What Surveillance Testing Should Be Done After Melanoma Diagnosis?

MedicalResearch.com Interview with:

This image depicts the gross appearance of a cutaneous pigmented lesion, which had been diagnosed as superficial spreading malignant melanoma (SSMM). Note the roughened edges of this mole, and its heterogeneous, mottled, multicolored appearance, which are all characteristics that should evoke suspicions about its classification.

This image depicts the gross appearance of a cutaneous pigmented lesion, which had been diagnosed as superficial spreading malignant melanoma (SSMM). Note the roughened edges of this mole, and its heterogeneous, mottled, multicolored appearance, which are all characteristics that should evoke suspicions about its classification.
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Dr. Diwakar Davar, MD
Assistant Professor of Medicine
Division of Hematology/Oncology
University of Pittsburgh 

MedicalResearch.com: What is the background for this study? What are the main findings?

Response: The optimal surveillance strategy to detect recurrence in cutaneous melanoma remains elusive. Risk of recurrence increases with higher stage, and is especially high for patients with stage IIIC disease. Although consensus guidelines agree on surveillance imaging for high-risk (stage IIB-IIIC) MEL, there is no consensus regarding optimal frequency/modality in these patients. NCCN guidelines suggest chest radiography (CXR) at 6- to 12-month intervals for stage IA-IIA melanoma  patients; although this is controversial. There exists a great deal of practice variation in the surveillance of these patients.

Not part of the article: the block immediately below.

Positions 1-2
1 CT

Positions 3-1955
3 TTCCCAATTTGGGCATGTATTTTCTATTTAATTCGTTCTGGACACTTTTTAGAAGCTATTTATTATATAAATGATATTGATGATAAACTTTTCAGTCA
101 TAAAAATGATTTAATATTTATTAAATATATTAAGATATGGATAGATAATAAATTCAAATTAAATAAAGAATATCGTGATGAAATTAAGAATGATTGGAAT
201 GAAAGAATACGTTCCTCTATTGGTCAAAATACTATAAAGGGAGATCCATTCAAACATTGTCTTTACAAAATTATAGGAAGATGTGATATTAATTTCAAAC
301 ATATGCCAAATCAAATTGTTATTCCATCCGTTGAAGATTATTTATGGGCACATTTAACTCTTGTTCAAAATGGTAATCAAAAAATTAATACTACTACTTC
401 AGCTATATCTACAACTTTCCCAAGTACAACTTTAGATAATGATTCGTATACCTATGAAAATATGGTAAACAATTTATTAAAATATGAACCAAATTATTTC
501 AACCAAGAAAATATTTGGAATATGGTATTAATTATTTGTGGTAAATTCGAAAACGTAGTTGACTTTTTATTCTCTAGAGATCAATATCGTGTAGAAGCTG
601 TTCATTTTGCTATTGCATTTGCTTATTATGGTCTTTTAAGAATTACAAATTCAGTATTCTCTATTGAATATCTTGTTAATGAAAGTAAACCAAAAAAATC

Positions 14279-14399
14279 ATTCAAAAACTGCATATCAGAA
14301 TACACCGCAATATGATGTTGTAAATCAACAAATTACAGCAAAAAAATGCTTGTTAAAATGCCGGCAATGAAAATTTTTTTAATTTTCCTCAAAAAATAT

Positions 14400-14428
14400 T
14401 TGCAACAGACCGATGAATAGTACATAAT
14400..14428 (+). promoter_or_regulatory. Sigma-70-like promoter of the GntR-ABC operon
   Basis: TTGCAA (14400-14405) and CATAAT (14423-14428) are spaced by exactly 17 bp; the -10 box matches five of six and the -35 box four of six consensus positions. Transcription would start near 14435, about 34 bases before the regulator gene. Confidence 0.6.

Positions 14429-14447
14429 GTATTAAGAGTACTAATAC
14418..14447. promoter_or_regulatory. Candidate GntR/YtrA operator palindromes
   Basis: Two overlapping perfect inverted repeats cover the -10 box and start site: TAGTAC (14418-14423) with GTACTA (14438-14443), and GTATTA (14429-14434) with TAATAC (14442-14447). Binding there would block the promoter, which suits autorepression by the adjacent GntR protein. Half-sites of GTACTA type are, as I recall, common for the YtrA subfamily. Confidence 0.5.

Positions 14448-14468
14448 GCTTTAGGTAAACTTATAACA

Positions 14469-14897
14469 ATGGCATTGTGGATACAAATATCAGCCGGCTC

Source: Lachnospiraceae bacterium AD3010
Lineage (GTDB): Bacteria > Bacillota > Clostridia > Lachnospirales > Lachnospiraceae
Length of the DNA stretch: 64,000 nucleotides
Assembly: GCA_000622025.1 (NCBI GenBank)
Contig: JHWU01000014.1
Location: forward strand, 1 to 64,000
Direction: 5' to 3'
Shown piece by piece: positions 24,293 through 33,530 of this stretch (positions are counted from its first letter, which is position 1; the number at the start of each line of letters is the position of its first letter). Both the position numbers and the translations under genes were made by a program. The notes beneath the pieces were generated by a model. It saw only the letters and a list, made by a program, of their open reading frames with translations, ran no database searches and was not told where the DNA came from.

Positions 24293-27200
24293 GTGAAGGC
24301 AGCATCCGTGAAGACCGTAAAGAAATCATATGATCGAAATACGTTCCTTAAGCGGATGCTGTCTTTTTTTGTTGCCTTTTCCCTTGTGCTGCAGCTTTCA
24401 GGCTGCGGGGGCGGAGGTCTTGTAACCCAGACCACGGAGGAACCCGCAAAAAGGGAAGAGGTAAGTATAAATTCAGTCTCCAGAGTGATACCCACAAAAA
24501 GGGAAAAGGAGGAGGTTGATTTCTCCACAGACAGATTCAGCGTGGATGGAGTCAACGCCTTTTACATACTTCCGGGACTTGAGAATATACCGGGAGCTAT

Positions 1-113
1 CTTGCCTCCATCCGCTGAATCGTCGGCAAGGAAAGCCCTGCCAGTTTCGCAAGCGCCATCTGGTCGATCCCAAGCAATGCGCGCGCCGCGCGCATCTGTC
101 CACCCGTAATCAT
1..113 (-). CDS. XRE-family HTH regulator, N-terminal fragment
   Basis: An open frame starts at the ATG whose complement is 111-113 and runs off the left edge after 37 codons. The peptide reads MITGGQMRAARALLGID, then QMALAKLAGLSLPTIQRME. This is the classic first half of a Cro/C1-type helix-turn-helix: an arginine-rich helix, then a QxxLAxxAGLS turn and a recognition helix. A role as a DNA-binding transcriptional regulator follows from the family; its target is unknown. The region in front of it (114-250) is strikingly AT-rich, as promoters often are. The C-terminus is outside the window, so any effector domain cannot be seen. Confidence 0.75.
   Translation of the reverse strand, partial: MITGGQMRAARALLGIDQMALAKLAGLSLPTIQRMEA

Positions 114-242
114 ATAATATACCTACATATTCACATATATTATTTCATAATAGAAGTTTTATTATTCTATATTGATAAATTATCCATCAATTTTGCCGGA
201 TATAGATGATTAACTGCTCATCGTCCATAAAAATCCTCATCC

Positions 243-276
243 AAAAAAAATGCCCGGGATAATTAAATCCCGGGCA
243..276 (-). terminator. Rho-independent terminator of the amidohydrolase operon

MedicalResearch.com: What should readers take away from your report?

Response: The incidence of pulmonary and extra-pulmonary metastases increases with stage. CXR reliably detects pulmonary metastases in patients with stage I-III melanoma.

Addition of LDH did not increase detection rate of either pulmonary or extra-pulmonary metastases. Concordant with the published data, most extra-extra-pulmonary metastases were diagnosed on advanced imaging done to evaluate examination findings and/or patient symptoms.

Our data suggests that CXR reliably detects pulmonary metastases in stage I-III melanoma, while LDH was relatively insensitive in detecting pulmonary or extra-pulmonary metastases. CXR provides useful information on pulmonary recurrence. The incidence of extra-pulmonary metastases in stage II-III melanoma argues for additional approaches to surveillance. 

MedicalResearch.com: What recommendations do you have for future research as a result of this work?

Response: CXR is a cost-effective and reliable method of detecting pulmonary metastases. LDH does not appear to add significantly to the accuracy of CXR in detecting metastases. Larger studies would be useful to validate these findings. 

Disclosures: Merck, Checkmate Pharmaceuticals, BMS – clinical trial support 

Citations:  upcoming ASCO 2018 abstract:

Surveillance for melanoma : Results of a database study of stage I-III Melanoma  

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